Two Mississippi members of the U.S. House did not show up for a vote on an emergency bill to provide funding for combating the spread of the novel coronavirus, COVID-19. Republican U.S. House Reps. Steven Palazzo and Trent Kelly were among 26 members of Congress who did not vote.
The state’s other two representatives in Congress’ lower chamber, Reps. Bennie Thompson, a Democrat, and Michael Guest, a Republican, voted for the Families First Coronavirus Response Act, which includes free COVID-19 testing, paid family and medical leave, strengthened unemployment insurance, an increase in federal Medicaid funds, food-security measures and more. The bill passed with 40 Republican members voting no.
“It was really important to have a bill right now because of the challenges there,” U.S. House Speaker Nancy Pelosi said before members voted on the bill Friday. “It was important for us to say: no longer can we be in denial about the numbers and what is happening in our country, we have to get this testing bill passed. … And so that was absolutely urgent, and therefore, unfortunately, our Members are here till all hours each night anticipating what we may do.”
Palazzo, like Kelly, has not spoken publicly on his abstention, nor did he respond to a request for comment on Saturday. On March 11, though, Palazzo tweeted that he was “prepared to support necessary efforts to curb the spread of the Coronavirus.”
On March 12, after Pelosi announced the bill, he tweeted an implied criticism at her. “Now she cares about American families?” Palazzo wrote.
Read breaking coverage of COVID-19 in Mississippi, plus safety tips, cancellations, more in the JFP's archive.
Then, on March 13, Palazzo did not show up to vote on the bill. At least three of the currently confirmed COVID-19 cases are in Forrest County, which is part of Palazzo’s congressional district. By Friday, the Mississippi State Department of Health had confirmed six cases in the state.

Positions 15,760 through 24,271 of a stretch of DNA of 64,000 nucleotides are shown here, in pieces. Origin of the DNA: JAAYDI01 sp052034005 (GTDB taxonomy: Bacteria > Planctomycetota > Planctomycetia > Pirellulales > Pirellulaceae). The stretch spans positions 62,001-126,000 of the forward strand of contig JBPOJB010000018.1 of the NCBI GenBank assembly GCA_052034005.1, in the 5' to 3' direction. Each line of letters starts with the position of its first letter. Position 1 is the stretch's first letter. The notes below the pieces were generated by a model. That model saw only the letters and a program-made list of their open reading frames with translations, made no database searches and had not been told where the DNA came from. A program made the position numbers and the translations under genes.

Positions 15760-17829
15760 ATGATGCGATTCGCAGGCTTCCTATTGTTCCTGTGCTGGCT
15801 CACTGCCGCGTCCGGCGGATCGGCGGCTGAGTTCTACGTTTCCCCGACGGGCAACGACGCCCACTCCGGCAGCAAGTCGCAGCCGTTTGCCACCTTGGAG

Palazzo serves Mississippi’s Fourth Congressional District, which includes much of south Mississippi, including the Gulf Coast. Kelly serves Mississippi’s First Congressional District, which includes the area of north Mississippi near Memphis and the northeastern part of the state.
Either Palazzo or Kelly could have voted “present” if they did not feel comfortable with voting directly for or against the bill. Only one member of Congress did so: Rep. Justin Amash, an independent from Michigan.
Amash explained his "present" vote on Twitter, pointing to errors and "holes" in the bill, including the fact that the bill's sick-leave provision does not currently cover large businesses with more than 500 employees. The bill also exempts businesses that employ 50 or fewer people.
Rep. Guest: Mississippi and Washington ‘Working in a United Front’
After President Donald Trump tweeted that it was “nice to see” Republicans and Democrats working together to pass a coronavirus relief bill, U.S. House Rep. Chip Roy, a Texas Republican, similarly explained his “no” vote on social media.
“Not so nice, actually. Zero debate. Zero amendments. Zero members read the final version before voting,” he wrote. “High but undefined/unscored cost to taxpayers.”